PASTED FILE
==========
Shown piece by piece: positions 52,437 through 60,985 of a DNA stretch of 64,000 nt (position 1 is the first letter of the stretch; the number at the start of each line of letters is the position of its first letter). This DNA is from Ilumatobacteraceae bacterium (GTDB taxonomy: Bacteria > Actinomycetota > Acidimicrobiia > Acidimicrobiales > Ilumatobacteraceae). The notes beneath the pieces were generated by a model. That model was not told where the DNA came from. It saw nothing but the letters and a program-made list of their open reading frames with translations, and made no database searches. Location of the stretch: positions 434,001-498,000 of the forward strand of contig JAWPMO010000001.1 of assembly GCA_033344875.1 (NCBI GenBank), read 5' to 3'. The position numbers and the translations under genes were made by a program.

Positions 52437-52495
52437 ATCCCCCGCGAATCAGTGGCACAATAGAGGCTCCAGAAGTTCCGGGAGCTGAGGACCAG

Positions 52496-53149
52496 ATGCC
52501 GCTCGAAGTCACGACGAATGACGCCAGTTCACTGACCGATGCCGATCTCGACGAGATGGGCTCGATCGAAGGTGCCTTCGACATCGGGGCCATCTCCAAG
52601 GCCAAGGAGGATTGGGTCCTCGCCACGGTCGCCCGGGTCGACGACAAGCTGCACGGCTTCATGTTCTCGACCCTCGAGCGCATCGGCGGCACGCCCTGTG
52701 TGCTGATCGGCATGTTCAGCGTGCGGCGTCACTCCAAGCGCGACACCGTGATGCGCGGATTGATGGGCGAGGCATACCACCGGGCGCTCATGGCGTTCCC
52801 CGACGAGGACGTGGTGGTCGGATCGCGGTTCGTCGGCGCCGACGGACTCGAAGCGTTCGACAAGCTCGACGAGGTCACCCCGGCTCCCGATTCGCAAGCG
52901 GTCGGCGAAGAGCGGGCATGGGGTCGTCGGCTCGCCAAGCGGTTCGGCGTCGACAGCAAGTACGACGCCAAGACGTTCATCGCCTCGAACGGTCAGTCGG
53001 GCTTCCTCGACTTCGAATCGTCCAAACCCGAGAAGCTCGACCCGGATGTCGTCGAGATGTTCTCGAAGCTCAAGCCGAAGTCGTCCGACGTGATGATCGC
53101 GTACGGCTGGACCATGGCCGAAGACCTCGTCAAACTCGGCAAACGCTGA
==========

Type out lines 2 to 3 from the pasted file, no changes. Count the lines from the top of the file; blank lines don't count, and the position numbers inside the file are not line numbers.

Positions 52437-52495
52437 ATCCCCCGCGAATCAGTGGCACAATAGAGGCTCCAGAAGTTCCGGGAGCTGAGGACCAG